I have just come downstairs from singing my children to sleep. What a wonderful experience. No fighting or tears, just two sweaty little bodies gradually growing limper in my arms as slumber and song intertwined and lulled them, my words perhaps painting the start of their dreams.
Bedtime here is usually books and cuddles, sometimes a CD. Perhaps ours is the first generation not to soothe our children to sleep with song. We have so many other options. And so can forget the power and the simplicity of our mother voices, singing the songs of our ancestors, passing on melody and words to the next generation.I am a writer and yet I find storytelling almost impossible. I want my children to experience the joy of story outside of books, but find I have storyteller's block! Tonight, however, I realised that for me, the storytelling urge comes through song. Interestingly, that is how knowledge, wisdom and history have been passed through the generations: through the medium of song.
Each of my children from their first weeks of life had their own personal song with their name in it. My son, Timmy Solas Shanti had the sea shanty, Bobby Shafto's Gone to Sea changed for his name. Merrily, of course, gets Row, Row, Row Your Boat, and Aisling has had Goodnight Irene adapted to her name. They each love their songs and regularly request them. I am never allowed to sing just one, always the trio, they insist upon this fairness themselves. And they have to be sung in descending order of age! I have also developed a repertoire of songs which I have sung to them since they were young when walking the country lanes with them in a sling or buggy trying to get them to go to sleep. Not only must the tune be soothing, but I want the words to be meaningful. I sing to their souls, and pass on my mother wisdom this way, under the radar, all too aware that even little children do not like to be lectured on life by their parents: Que Sera Sera; You Are My Sunshine; Peace Like a River; Over the Rainbow; Amazing Grace; Moon Shadow and So Glad I'm Here are my classics.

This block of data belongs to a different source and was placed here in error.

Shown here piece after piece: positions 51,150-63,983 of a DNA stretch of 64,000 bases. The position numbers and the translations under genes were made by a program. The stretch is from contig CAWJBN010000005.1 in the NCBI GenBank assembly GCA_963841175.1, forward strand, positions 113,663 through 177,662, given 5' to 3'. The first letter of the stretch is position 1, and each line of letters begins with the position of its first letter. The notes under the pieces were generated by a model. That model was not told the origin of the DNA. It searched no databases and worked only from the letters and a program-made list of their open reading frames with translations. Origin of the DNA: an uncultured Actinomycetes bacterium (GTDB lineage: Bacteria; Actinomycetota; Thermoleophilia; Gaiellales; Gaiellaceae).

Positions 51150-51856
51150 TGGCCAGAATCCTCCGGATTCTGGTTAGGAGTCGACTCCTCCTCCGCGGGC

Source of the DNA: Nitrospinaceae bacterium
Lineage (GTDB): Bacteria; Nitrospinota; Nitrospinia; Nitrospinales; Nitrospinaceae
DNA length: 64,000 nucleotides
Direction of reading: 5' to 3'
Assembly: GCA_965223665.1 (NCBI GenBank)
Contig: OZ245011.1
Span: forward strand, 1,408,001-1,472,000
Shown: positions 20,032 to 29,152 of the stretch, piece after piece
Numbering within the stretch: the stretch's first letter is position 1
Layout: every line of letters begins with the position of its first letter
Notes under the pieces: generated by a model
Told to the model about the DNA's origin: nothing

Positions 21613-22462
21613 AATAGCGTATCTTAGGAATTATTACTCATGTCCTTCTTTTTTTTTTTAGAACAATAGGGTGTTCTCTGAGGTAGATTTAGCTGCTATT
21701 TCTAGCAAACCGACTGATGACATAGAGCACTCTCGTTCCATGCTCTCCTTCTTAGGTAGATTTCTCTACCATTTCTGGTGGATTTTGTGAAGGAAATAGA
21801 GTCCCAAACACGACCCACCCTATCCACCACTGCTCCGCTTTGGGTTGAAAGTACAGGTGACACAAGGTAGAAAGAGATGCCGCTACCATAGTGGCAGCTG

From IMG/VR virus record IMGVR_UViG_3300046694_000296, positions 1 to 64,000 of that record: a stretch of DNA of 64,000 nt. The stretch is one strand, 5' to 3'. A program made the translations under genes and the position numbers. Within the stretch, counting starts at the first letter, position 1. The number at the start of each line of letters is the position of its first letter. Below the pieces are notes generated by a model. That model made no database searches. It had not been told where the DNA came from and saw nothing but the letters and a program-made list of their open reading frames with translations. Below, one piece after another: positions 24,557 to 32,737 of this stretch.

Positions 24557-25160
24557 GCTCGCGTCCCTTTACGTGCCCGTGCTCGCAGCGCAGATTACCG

But this night I took it further. I summoned to memory my favourite hymns from childhood: All Things Bright and Beautiful; I Vow to Thee My Country; Silent Night; Morning Has Broken; Swing Low Sweet Chariot – songs of soul, god and nature, songs to make the spirit and voice soar together. For years I have wondered how to pass on my own understanding of the spirit to them. We do not go to church together, I have too many issues with organised religion, and yet I always loved the music. At Cambridge I went to church twice a day on a Sunday to lose myself in the exquisite beauty of my college choir in the ancient chapel. I love to sing and yet, since being told, aged twelve, that I couldn't by a peer, I have always been shy of singing alone. I have a recurring fear of opening my mouth and my voice drying up. The panic of singing alone was so great that I left drama school a nervous wreck after the first year, knowing that my first task in second year was to stand on stage and sing alone. And so I find it freeing to sing my children to sleep. It doesn't have to be perfect.
As a mother I find singing to my children is a primal calming mechanism. The sound of my voice and gentle rhythm calm both baby and mother. Hearing my voice, being aware of my breath, song draws me both deeper into myself and yet lets me float away, it engages my brain, swirling with thoughts and demands that I concentrate. It gives me new words. It takes the harshness, anger, frustrations away and soothes me.
I have always dreamed of being a family that sings together, not quite a Von Trapp family, but one which sings together as a way of being together. I have a friend who sings with her grown up siblings at every family event: weddings, christenings and funerals, they sing as one. For me there is magic in a group of people joined in song, a spine-tingling sensation, which is made more profound when the people are related. I dream for my family this way of shared expression. To this end I make sure we sing together regularly during the day which they love. I dream of a family choir, like one I read about in an alternative parenting magazine, where whole families gather together, perhaps one day a month to sing together, men and women, children of all ages, descants and trebles, sopranos and basses, all breathing, all singing, all together.
This night music is a tradition I want to build on, one which I hope will live in their aural memories forever, songs to calm and soothe and nourish their spirits, songs which will become part of their being.
Dreaming Aloud Column - JUNO, Winter 2010